The main point of this is to find each dog's threshold and under what circumstances (other dog approaching, standing, looking, ignoring, walking away) and what makes things better for the CU dog.

It went very well and we all learned a lot:
A post to CU_Dogs_SF:

Just wanted to say thanks to everyone who showed up for the Alameda CU 
Streetwalking session.

Even though it was weirdly hot for Alameda, the breeze mercifully picked
up and saved us all from cooking.

We learned some surprising things about our dogs and I'll give those
involved some time to post about their own dogs.

My dog was of course 1st in the Be a Jerk class, but even his outbursts
were generally brief.

Jack the stuffed JRT made his debut.
We put a leash on Jack sent he and a "handler" (me or Terri) across the
street and stood there tugging slightly on the leash to make him move
The handler would also move Jack around to various places when the CU
dog wasn't looking. We'd also spend time petting Jack or talking to
him. I couldn't resist working on his great Stay. Sit and Come still
need work.

Except for Yoshi, none of the dogs paid him any attention. As you might
guess, my neighbors are amused.

The JRT stuffed dog was bought to help Yoshi who has some sort of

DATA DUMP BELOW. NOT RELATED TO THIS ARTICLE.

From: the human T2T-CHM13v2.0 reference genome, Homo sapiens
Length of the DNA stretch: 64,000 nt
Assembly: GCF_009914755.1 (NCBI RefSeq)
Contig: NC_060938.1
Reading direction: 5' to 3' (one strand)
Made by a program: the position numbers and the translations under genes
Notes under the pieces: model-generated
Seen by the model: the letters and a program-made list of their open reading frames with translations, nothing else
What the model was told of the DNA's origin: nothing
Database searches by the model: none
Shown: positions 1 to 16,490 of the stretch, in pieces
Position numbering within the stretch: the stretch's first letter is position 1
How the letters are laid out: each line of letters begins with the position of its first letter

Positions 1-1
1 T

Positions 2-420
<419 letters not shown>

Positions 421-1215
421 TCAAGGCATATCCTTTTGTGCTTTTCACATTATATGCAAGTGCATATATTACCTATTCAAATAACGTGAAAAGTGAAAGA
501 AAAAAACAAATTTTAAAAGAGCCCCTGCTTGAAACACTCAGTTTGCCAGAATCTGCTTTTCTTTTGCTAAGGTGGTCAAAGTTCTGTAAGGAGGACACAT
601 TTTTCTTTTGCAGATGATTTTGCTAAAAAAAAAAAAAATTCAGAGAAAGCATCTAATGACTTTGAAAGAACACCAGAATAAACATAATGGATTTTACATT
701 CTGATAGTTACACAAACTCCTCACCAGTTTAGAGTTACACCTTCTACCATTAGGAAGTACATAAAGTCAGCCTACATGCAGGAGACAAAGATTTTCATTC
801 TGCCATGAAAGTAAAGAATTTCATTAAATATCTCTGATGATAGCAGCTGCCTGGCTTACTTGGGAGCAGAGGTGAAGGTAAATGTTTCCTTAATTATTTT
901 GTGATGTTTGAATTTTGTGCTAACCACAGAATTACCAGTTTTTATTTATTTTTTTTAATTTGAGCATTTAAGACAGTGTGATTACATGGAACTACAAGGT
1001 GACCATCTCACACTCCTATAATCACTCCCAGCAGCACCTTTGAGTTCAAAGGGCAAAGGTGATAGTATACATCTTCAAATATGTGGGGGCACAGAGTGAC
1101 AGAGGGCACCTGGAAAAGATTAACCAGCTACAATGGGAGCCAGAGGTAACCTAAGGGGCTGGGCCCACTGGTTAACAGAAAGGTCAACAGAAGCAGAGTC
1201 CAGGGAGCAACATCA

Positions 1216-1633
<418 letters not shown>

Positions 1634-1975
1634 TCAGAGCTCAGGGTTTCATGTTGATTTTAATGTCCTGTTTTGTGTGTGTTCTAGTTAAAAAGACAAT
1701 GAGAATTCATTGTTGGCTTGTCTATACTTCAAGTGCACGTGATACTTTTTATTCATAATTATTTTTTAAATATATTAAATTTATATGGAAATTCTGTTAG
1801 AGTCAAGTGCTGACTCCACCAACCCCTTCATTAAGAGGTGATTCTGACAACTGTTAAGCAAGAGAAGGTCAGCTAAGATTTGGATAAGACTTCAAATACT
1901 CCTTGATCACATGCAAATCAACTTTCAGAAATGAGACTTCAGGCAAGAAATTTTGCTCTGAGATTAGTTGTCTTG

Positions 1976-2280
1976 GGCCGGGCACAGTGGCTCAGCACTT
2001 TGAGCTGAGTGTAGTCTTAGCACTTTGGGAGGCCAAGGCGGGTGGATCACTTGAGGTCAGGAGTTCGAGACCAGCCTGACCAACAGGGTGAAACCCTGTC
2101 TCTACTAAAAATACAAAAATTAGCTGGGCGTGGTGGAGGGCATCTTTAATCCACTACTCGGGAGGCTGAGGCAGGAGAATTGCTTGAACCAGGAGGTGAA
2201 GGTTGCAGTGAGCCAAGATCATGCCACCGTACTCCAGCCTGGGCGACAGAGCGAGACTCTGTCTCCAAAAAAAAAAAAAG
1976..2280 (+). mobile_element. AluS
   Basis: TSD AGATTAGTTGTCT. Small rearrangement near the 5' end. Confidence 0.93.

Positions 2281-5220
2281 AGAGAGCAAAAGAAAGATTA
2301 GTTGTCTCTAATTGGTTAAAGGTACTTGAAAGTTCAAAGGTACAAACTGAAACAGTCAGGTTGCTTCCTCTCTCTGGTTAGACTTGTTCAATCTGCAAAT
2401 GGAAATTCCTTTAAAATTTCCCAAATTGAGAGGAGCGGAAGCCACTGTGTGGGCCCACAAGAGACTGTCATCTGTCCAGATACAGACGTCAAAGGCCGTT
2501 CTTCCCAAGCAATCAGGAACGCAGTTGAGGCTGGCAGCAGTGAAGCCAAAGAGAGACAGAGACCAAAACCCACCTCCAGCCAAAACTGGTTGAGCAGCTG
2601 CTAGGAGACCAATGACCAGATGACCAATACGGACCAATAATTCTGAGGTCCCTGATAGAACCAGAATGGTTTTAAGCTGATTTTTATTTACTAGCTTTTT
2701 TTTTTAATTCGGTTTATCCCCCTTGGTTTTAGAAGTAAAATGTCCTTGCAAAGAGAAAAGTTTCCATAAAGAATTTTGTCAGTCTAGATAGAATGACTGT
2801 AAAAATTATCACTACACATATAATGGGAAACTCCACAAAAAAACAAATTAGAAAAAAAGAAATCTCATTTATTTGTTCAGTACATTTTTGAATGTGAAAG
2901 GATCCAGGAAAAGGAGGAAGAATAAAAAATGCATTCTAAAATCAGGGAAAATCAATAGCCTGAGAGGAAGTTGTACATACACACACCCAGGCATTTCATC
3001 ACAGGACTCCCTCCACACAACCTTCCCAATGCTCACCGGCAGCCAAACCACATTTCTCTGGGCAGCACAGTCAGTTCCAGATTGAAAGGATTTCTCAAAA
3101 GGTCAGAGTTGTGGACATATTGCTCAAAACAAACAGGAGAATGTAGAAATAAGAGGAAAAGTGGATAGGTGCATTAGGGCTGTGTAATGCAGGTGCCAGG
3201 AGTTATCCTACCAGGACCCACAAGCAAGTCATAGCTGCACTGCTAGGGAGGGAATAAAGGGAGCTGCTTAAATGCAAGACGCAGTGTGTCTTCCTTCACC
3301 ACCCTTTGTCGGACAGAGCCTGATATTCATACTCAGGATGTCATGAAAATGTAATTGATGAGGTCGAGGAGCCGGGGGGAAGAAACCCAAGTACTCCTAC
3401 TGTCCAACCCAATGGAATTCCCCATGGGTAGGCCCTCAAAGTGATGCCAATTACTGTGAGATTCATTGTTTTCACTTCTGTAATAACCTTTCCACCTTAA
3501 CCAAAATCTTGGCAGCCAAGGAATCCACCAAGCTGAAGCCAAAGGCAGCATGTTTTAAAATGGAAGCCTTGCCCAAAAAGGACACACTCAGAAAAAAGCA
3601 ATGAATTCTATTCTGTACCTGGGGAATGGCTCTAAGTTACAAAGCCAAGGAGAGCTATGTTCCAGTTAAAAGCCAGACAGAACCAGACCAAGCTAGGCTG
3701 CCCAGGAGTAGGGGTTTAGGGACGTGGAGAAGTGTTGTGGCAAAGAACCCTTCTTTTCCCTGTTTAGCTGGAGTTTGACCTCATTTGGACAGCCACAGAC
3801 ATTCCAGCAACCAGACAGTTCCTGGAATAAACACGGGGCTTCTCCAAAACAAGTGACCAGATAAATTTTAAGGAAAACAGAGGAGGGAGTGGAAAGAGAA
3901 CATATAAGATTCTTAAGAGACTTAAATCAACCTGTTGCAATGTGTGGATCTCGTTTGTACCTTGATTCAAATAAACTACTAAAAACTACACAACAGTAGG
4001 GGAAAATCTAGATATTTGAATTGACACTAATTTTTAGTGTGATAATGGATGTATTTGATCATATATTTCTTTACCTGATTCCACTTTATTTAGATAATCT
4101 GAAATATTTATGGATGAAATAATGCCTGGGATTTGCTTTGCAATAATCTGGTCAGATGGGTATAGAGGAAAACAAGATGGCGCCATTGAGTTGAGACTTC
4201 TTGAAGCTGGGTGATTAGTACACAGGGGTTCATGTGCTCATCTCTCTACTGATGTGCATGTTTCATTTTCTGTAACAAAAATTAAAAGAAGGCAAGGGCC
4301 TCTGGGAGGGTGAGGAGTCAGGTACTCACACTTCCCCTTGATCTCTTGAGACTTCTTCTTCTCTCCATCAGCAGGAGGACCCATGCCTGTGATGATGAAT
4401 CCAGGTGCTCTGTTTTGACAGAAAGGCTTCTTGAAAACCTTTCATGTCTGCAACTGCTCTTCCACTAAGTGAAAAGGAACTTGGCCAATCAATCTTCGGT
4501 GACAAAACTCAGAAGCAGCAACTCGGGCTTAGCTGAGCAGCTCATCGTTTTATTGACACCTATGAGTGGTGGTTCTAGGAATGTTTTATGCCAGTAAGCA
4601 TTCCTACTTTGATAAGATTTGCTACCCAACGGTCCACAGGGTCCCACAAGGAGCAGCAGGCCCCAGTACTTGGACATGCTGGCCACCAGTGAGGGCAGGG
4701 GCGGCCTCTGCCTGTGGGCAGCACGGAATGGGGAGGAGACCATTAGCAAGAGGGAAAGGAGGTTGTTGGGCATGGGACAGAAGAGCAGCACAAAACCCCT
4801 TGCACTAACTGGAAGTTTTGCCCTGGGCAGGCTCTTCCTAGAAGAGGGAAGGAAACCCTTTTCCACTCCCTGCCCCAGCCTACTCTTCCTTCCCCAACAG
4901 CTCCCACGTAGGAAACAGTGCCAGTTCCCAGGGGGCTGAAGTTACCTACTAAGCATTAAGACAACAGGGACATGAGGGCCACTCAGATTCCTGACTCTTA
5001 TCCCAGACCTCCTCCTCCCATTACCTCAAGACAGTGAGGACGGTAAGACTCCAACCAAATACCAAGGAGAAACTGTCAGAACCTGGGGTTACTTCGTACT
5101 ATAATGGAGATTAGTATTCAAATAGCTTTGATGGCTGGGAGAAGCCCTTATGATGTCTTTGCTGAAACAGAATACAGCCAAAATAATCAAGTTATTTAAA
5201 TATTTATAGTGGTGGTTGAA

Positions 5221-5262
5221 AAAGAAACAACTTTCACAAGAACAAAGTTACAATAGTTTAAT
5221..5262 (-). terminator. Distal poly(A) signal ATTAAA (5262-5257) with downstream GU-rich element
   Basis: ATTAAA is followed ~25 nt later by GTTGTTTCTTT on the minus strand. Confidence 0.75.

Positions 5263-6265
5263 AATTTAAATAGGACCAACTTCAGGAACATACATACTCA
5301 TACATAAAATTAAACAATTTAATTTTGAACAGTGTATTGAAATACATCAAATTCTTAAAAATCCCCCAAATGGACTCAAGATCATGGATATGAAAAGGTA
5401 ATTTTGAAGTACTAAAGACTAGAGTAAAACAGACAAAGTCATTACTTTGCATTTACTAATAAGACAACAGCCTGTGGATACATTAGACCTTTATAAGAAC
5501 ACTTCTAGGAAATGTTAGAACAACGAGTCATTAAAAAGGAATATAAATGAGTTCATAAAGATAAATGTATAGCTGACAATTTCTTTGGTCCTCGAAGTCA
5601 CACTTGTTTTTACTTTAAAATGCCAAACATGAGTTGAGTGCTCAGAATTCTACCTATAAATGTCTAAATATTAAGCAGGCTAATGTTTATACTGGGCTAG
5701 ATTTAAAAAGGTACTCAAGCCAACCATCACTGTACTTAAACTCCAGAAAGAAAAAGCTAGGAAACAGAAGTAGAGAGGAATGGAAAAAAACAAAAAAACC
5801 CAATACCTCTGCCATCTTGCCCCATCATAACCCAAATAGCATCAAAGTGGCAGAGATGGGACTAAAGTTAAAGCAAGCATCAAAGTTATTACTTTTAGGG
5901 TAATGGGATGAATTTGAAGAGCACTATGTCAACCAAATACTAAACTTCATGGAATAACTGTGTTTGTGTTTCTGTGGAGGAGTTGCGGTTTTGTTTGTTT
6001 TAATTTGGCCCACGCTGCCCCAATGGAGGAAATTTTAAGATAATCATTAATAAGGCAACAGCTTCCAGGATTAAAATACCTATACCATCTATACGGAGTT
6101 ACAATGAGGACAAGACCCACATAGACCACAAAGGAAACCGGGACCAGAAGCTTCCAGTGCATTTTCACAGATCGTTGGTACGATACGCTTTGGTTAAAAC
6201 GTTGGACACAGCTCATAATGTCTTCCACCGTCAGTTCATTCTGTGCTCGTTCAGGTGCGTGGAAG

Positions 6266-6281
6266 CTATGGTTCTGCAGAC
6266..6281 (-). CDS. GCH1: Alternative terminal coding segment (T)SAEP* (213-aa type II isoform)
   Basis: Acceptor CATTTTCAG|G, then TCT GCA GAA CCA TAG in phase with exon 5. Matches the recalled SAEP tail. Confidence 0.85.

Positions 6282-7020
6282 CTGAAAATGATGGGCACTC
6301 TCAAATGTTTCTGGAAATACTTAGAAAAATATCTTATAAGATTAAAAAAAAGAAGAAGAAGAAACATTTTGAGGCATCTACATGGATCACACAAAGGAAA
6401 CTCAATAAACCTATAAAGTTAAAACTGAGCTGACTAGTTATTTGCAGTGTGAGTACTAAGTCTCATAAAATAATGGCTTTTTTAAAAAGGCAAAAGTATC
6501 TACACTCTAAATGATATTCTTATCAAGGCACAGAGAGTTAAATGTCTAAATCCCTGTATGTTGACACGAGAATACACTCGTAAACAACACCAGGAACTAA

persecution complex about small whitish dogs (among others), so it's no
surprise that he stared very hard at it, and it's nice to know that
we'll be able to do more work using Jack in that regard - We carefully
made sure Yoshi never got very close to Jack, but given that he treated
Trish King's stuffed Dobe like it was a real dog, it probably doesn't

I now know that Yoshi's threshold distance increases when the dog across
the street is excited and bouncing as opposed to just walking normally.
With a normally walking dog his distance is one residential street width
and one Alameda house width. Bouncing dogs increase the distance by
another house width.

If you're thinking of having your own street walking gathering, here's a
few things we noticed.
- Consider having the gatherings at several different locations. Expect
the host dog to be among the worst behaved since you're on their turf.
For some of the dogs simply being in a new place with new smells filled
up the brain cells quite nicely and seemed to have a calming effect (too
bad that doesn't work with my hypervigilant dog).